Rauvolfia micrantha Ajmalicine, ajmaline Sudha et al. [17]
Saussurea medusa Jaceosidin Zhao et al. [42]
Solidago altissima Polyacetylene (cis-dehydromatricaria ester) Inoguchi et al. [43]

Table 3.

Pharmaceutical metabolites produced by hairy root cultures.

The productivity of picroside-1 was increased by optimizing the concentration of nutrients in growth medium and levels of phytohormones in the shoot cultures of Picrorhiza kurroa [45, 46]. Elevated sucrose levels from 3 to 6% were favourable in some cultures whereas addition of fructose promoted paclitaxel production in Taxus cell cultures [6]. Supplementation of MS medium with seaweed extract also contributed in enhancement of picroside accumulation in shoot cultures of Picrorhiza species [14].

3.6 Type and source of explant

The type and source of explant has been of major importance in not only establishing successful tissue cultures in any plant species but also of significant importance in producing phytochemicals in vitro. The prime importance of choosing a right explant for the production of phytochemicals lies in the fact that the biosynthesis and accumulation of metabolites is very specific to tissues and organs along with their developmental stages. The tissue and developmental specific accumulation of phytochemicals thus makes it important that appropriate explant be selected for starting plant cell cultures for the production of phytochemicals.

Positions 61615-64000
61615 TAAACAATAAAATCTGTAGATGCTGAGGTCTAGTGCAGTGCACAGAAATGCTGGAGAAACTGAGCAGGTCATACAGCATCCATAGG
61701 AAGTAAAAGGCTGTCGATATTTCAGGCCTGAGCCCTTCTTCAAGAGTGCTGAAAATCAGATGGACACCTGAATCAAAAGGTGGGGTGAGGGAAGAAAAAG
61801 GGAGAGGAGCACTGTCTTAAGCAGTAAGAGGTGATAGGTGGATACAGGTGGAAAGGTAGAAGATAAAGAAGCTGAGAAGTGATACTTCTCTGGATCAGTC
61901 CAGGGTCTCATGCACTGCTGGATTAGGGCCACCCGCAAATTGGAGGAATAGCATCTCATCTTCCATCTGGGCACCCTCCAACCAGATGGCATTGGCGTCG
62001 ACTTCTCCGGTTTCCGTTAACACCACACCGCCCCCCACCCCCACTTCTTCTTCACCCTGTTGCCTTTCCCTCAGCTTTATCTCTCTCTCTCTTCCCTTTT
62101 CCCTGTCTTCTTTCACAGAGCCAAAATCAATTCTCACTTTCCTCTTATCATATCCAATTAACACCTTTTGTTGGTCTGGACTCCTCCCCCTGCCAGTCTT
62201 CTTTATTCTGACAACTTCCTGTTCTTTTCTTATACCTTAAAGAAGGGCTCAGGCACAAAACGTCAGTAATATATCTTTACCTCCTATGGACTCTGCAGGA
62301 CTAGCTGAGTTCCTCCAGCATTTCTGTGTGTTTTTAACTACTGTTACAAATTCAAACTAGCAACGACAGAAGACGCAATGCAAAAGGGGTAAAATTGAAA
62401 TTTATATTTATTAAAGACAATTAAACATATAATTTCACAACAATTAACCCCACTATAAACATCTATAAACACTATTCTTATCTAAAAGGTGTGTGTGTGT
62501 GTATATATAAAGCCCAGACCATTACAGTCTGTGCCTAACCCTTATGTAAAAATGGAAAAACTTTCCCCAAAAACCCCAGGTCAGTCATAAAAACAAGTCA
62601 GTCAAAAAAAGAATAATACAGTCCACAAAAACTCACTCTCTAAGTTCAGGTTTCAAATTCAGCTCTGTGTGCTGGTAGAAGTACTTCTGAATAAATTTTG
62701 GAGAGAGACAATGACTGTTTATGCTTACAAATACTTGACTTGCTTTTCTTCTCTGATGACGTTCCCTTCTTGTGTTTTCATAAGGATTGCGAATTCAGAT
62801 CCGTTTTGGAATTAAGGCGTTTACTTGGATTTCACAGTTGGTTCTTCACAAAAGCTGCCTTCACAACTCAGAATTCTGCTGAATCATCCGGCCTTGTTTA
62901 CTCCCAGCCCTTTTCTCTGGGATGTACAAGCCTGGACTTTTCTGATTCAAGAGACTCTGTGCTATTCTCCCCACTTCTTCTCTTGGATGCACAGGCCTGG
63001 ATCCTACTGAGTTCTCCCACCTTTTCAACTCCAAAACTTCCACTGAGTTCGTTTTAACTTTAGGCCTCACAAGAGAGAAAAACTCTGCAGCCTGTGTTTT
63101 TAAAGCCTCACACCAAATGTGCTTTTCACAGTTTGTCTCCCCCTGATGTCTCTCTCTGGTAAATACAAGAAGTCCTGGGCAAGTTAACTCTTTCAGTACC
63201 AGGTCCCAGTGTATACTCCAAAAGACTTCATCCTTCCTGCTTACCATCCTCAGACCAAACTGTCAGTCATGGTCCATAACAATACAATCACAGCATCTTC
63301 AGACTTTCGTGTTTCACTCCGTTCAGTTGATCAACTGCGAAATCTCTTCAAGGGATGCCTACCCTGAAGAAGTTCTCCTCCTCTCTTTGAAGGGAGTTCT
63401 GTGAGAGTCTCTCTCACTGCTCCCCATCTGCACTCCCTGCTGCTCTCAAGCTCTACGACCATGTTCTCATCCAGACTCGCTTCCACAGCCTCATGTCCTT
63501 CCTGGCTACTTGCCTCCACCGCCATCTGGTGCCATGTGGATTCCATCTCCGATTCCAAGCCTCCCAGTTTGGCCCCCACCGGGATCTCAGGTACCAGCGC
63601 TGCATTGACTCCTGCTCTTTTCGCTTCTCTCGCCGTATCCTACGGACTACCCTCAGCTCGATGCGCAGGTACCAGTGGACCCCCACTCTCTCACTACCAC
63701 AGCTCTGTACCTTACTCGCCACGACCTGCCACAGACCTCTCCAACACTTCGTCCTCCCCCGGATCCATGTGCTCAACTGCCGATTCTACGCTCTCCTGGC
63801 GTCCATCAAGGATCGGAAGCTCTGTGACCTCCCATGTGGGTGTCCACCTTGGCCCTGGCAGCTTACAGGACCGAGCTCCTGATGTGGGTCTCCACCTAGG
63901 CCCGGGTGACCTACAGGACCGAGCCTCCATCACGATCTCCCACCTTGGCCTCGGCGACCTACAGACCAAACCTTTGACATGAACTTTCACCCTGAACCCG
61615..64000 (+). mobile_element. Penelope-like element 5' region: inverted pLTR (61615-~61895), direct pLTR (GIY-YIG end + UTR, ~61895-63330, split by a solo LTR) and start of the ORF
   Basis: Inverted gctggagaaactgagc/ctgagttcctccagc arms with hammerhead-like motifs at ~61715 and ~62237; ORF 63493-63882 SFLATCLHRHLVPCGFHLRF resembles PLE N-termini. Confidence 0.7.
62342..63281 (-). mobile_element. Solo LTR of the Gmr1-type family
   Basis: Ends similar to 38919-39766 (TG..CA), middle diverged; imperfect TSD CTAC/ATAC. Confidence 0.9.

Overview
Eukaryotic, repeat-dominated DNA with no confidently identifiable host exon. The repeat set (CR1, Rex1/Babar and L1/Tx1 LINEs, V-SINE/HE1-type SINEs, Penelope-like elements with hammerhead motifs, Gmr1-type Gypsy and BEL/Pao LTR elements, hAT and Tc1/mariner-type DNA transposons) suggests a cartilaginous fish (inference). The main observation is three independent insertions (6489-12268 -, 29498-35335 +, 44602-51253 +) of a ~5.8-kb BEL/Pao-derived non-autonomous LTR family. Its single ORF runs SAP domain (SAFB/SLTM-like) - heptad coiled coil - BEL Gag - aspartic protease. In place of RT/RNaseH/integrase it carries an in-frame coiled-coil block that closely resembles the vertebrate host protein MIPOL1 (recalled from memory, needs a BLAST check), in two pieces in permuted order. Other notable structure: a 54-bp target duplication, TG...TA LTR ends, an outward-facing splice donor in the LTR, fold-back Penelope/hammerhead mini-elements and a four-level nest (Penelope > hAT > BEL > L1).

Production of diosgenin has been carried out from cell suspension cultures of different explants of Dioscorea doryophora like stem-node, microtuber and intact tuber, etc., along with varying concentrations of sucrose in MS liquid media supplemented with 2 mg/L 2,4-D (0.3–3.5%). Increase in diosgenin production was obtained from tuber derived cell suspensions as compared to intact tuber explant.

Different cell lines were established on B5 medium supplemented with NAA by using stem- and needle-derived callus of Taxus mairei and taxol yield of upto 200 mg/L was obtained in precursor feeded cell suspensions [47].

3.7 Light and temperature

Plants tissue cultures are largely influenced by the quality and duration of light treatments. There are various case studies in the literature wherein manipulation of light parameters or the temperature regimes has resulted in the alteration in the production of secondary metabolites. Zhang et al. (2005) gave heat shocks of 35–50°C for 30–60 min in the suspension cultures of Taxus yunnanensis for enhancing the production of paclitaxel. Production was increased to six fold by pretreatment with abscisic acid. The production of swertiamarin and gentipicroside was enhanced in cell suspension cultures of Gentiana davidii by incubating at 25°C and light intensity of 2.33 Lux [44]. Increase in the concentration of glycyrrhizin was found in the root tissue of Glycyrrhiza uralensis grown under red light or under low and high intensity of UV-B radiations [48].

3.8 Precursor feeding